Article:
Bialetti Moka Pot
Invented in 1933 by Italian engineer Alfonso Bialetti, the Moka pot is a stove top coffee maker which brews coffee by forcing steam pressurized water through coffee grounds. The name was derived from the city of Mocha in Yemen, a port town famous for its exporting of coffee. While the stimulating effects of coffee are considered to have first been discovered in Ethiopia, the process of brewing is thought to have originated in Yemen.
Outside of Italy, the Moka pot is most commonly used in Europe and Latin America. It brews a full bodied coffee similar to espresso, with a fair amount of silt like one could expect from a French press. Displayed in modern industrial art and design museums such as the Wolfsonian-FIU, Museum of Modern Art, the Cooper–Hewitt, National Design Museum, the Design Museum, and the London Science Museum, its now iconic design continues to be manufactured from aluminum with Bakelite handles.
While there are a variety of sizes available, our ratios and brew method are intended for use with the 6 cup Bialetti moka pot.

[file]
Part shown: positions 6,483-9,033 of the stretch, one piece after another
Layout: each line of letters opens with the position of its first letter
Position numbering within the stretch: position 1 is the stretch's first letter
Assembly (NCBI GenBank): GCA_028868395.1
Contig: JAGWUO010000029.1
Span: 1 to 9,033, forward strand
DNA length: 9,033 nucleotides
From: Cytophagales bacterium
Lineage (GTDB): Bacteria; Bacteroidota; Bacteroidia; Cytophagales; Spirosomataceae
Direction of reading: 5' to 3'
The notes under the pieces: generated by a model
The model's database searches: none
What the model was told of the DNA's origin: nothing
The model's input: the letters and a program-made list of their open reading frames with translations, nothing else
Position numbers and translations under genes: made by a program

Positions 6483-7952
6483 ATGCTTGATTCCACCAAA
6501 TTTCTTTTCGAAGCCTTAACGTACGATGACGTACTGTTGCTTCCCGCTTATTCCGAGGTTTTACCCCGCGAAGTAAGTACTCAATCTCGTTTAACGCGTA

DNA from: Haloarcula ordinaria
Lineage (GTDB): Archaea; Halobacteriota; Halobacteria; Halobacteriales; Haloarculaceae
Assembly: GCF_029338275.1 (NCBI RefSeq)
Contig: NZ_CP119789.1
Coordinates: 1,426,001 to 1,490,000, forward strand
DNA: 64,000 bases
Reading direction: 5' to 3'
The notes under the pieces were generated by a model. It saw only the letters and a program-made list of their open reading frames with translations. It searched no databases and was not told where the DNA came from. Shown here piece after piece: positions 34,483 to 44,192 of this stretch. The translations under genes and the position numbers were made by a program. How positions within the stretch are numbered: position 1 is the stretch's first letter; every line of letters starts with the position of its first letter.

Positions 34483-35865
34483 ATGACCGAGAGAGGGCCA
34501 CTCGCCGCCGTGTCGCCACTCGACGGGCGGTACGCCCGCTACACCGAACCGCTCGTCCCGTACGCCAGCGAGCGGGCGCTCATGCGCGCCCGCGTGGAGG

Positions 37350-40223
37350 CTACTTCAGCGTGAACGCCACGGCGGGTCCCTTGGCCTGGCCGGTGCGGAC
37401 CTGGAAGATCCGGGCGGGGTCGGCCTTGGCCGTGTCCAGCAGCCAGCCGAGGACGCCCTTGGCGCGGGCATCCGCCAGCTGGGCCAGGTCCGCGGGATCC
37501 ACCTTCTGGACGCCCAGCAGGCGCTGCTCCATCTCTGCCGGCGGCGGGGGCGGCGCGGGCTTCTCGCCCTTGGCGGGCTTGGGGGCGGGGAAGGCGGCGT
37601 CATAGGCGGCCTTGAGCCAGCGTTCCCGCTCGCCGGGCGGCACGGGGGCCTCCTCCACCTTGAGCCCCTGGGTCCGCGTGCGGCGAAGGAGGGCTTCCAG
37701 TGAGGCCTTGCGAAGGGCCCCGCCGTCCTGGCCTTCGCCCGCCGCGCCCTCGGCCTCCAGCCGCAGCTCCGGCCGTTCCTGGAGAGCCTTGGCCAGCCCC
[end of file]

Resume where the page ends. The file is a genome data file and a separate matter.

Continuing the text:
Bialetti Moka pot, scale, kettle (to boil water), stovetop or burner
20 to 22 grams of coffee is a good starting place. Feel free to experiment and adjust to your preferences.
We recommend a fine grind, similar to espresso. Aim for a consistency similar to fine sand.
Begin by boiling water, then use it to fill the bottom half of your Moka pot.
Fill the filter basket with your finely ground coffee, and give it a gentle shake to help the grounds evenly settle. Gently place it into the bottom compartment.
Being mindful of the now hot bottom chamber, carefully screw on the spouted top.
Place on a stove set to medium heat.
As the water in the bottom chamber nears boiling, the pressure should gently force a stream of coffee into the upper chamber. If your water is too hot, it may explode upward. if it burbles lethargically, turn up your flame. You will hear a hissing, bubbling sound when your coffee is done.
Similar to any metal object heated on an open flame, The Moka pot will be hot! Please use caution!
All photos by Kristan Lieb.